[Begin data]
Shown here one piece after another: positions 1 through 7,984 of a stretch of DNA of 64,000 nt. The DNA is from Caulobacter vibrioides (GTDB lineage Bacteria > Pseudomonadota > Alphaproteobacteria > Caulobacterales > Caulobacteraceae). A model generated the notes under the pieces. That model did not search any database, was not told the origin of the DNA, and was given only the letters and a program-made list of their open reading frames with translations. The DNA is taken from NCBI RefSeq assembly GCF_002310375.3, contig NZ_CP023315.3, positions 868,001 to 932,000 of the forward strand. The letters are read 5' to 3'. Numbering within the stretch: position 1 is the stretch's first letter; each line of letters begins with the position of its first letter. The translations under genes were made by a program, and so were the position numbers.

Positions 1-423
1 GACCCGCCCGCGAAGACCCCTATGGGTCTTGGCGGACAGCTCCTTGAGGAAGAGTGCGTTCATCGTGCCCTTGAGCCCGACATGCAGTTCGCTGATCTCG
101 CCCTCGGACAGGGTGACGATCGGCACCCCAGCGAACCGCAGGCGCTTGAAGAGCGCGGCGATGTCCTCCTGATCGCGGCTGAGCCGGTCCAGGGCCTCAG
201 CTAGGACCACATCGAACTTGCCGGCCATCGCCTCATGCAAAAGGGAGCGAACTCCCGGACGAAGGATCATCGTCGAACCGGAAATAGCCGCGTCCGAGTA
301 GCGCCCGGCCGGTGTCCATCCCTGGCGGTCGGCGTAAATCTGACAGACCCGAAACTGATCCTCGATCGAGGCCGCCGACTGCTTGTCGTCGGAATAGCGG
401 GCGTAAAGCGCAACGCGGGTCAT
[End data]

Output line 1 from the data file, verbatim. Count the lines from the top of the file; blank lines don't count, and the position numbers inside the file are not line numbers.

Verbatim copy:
Shown here one piece after another: positions 1 through 7,984 of a stretch of DNA of 64,000 nt. The DNA is from Caulobacter vibrioides (GTDB lineage Bacteria > Pseudomonadota > Alphaproteobacteria > Caulobacterales > Caulobacteraceae). A model generated the notes under the pieces. That model did not search any database, was not told the origin of the DNA, and was given only the letters and a program-made list of their open reading frames with translations. The DNA is taken from NCBI RefSeq assembly GCF_002310375.3, contig NZ_CP023315.3, positions 868,001 to 932,000 of the forward strand. The letters are read 5' to 3'. Numbering within the stretch: position 1 is the stretch's first letter; each line of letters begins with the position of its first letter. The translations under genes were made by a program, and so were the position numbers.